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Multistage reverse logistics of assembly systems in extended MRP Theory consisting of all material flows

Danijel Kovačić () and Ludvik Bogataj

Central European Journal of Operations Research, 2011, vol. 19, issue 3, 337-357

Abstract: In this paper we will address the issue of environmental problems in connection with extended MRP Theory. It is based on Grubbström’s well developed MRP Theory (Grubbström in Z für BetrWirthsch 77(3):297–324, 2007). A major advantage of this theory is that timing and its impact on net present value can be easily calculated even for extended multilevel, multistage production-inventory systems and also for perturbed production systems consisting of many production cells. Theory has recently been extended by including reverse logistics of final and used products (Grubbström et al. in A compact representation of distribution and reverse logistics in the value chain. Faculty of Economics, Ljubljana, 2007). At each activity cell a certain percentage of scrapes is produced and sent for recycling after quality control. Here we present an input–output model which includes all possible flows into a recycling sub-process with several stages of recycling. This model is presented in a generalized form of input and output matrices which has not been developed before. The model will be presented in two different ways which differ in the level of detailed information they contain. Contribution of recycling to the net present value of all activities in a supply chain is expressed and can be compared to environmental damage that could occur if reverse processes are not introduced. Using this approach, the losses and gains in both the economy and the environment could be evaluated more accurately considering all individual flows in the system. No other approaches besides input–output analysis and Laplace transforms have been found so successful in compound supply systems. Copyright Springer-Verlag 2011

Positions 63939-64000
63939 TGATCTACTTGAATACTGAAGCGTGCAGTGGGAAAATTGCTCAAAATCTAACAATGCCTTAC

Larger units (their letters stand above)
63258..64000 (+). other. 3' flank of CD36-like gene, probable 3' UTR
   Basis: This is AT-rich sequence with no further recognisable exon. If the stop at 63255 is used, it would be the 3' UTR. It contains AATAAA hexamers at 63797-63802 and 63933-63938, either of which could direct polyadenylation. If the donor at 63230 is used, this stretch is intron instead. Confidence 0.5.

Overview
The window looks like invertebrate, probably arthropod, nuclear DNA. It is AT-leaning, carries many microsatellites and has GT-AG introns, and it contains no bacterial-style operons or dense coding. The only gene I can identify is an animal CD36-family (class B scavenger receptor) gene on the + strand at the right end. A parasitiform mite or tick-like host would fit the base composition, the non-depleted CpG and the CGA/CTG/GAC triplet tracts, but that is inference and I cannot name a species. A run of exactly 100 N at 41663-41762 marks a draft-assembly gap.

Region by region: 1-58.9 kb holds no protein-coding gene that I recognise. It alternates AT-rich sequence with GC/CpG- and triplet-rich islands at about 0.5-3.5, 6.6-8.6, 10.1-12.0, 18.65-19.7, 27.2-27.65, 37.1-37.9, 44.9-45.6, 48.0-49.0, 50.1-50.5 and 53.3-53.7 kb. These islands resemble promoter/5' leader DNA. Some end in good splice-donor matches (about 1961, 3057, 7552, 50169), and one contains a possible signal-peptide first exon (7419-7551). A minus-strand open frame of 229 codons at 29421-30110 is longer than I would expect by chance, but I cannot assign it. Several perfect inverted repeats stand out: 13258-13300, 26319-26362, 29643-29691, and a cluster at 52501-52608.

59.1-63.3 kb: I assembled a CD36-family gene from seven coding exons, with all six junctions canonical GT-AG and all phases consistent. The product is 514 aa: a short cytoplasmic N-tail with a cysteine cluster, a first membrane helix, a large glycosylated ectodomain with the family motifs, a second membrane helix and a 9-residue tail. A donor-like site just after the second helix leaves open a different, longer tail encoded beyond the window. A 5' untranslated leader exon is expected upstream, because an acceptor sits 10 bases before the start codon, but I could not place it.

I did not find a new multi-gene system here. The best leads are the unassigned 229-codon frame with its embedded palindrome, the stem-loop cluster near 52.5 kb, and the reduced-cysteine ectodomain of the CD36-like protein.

Keywords: MRP Theory; Environment; Reverse logistics; Input-output analysis; Recycling; Material requirements planning (search for similar items in EconPapers)
Date: 2011
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DOI: 10.1007/s10100-010-0168-1

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